Close
girl-on-the-train-GAT_Tsr1Sht7_RGB_0412_1_rgb.jpg

The Girl on the Train Trailer is Suitably Unsettling

Paula Hawkins’ bestselling novel "The Girl on the Train" was published in 2015 and had a wonderfully simple premise; a woman taking the same train every day becomes obsessed with the seemingly perfect couple she sees during her journey through the train's windows. She gives them names and sees in their happiness what she used to have, and lost. Going into the book knowing it's a psychological thriller with ample hints of Hitchcock, you of course suspect that the narrator, Rachel, is out of her mind.

Here comes, then, the first trailer for the speedily adapted film version of The Girl on the Train, and it's a doozy. Starring Emily Blunt as Rachel, and co-starring Haley Bennett and Luke Evans as Megan and Scott, the couple she keeps seeing, the trailer packs a lot of creepy punch into its' two minutes. The film's cast also includes Justin Theroux as Rachel's ex husband, Tom, Rebecca Ferguson as Anna, his new wife, Allison Janney, Edgar Ramirez, Lisa Kudrow and Laura Prepon.

As Rachel keeps watching and fantasizing about Megan and Scott, she claims to witness something shocking from the train window one day, setting the thriller into motion. Who's who and what's what are just a few of the pleasurable unknowns, and when a film really nails the unreliable narrator gambit, which is difficult but satisfying when successful, you have the makings for a top-notch thriller. The trailer is as unsettling as it should be, and gives hope that The Girl on the Train will be worthy of the Hitchcock reference when it hits theaters on October 7.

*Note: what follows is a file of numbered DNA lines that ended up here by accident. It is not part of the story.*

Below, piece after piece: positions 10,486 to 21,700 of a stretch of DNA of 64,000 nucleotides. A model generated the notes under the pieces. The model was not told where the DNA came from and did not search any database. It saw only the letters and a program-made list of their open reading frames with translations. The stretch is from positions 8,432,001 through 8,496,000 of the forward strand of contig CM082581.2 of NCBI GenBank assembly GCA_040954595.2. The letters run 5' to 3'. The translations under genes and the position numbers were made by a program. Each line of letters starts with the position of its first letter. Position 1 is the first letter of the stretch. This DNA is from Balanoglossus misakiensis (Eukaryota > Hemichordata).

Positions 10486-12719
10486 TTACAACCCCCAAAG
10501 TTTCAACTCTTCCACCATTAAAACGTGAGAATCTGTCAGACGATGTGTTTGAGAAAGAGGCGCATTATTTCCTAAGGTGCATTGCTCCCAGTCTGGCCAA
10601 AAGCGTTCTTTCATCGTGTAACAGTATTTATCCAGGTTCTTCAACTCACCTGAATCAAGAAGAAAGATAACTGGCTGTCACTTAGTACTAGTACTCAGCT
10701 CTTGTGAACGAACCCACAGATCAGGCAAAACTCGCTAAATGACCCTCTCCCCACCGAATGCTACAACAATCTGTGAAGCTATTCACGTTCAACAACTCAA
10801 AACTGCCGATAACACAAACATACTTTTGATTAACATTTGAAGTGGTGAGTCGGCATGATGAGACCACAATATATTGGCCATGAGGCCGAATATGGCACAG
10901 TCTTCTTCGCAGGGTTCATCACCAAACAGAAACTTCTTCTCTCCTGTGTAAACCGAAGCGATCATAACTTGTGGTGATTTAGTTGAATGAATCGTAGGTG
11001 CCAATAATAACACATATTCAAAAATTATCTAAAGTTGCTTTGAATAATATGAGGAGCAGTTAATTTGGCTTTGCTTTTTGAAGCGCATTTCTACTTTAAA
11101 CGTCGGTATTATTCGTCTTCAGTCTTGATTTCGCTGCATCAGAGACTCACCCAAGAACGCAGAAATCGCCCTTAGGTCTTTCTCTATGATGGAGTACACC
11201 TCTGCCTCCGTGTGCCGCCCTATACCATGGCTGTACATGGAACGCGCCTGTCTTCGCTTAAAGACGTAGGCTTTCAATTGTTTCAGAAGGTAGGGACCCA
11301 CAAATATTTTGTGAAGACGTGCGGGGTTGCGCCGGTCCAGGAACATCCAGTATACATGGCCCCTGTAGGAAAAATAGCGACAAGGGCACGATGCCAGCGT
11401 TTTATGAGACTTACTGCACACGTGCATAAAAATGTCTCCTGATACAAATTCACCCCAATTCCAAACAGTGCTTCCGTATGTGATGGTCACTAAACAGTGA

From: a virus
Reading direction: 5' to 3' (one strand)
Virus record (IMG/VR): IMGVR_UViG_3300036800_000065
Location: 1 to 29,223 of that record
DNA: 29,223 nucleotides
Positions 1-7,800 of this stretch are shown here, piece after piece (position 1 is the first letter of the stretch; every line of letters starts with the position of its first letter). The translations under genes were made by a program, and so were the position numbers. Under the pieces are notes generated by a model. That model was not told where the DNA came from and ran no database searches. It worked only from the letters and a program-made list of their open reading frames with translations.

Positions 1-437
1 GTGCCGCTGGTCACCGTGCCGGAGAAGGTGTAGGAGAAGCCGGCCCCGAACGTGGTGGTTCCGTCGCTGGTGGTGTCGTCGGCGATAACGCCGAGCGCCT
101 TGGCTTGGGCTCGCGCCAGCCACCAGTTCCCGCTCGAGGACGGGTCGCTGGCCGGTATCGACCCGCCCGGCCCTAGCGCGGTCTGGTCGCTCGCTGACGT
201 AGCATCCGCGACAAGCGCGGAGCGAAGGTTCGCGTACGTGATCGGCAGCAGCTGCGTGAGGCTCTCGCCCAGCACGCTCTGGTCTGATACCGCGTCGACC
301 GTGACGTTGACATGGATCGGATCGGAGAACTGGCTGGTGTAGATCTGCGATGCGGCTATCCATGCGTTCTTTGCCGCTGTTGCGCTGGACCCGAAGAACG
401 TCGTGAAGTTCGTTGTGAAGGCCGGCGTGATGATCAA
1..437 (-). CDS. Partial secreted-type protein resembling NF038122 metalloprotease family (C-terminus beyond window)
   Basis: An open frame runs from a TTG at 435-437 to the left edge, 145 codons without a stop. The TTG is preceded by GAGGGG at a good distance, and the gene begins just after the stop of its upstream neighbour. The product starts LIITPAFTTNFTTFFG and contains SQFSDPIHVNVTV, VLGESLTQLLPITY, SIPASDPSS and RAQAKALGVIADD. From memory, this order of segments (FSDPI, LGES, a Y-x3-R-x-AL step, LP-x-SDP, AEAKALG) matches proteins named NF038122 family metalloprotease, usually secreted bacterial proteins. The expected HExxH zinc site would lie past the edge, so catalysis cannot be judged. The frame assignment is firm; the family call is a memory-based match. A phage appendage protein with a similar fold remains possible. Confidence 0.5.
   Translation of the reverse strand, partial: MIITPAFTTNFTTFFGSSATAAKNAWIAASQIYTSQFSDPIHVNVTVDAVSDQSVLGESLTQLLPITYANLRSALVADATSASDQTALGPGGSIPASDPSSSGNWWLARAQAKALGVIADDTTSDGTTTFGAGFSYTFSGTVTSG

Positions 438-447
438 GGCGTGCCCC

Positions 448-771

ABOUT THE AUTHOR

The Credits

The Credits is an online magazine that tells the story behind the story to celebrate our large and diverse creative community. Focusing on profiles of below-the-line filmmakers, The Credits celebrates the often uncelebrated individuals who are indispensable to the films and TV shows we love.

The Credits

Keep up with The Credits for the latest in film, television and more.

  • Facebook
  • Twitter
  • Vimeo
  • Instagram
If you are a California resident, California law may consider certain disclosures of data a “sale” of your personal information (such as cookies that help Motion Picture Association later serve you ads, like we discuss in our Privacy Policy here), and may give you the right to opt out. If you wish to opt out, please click here: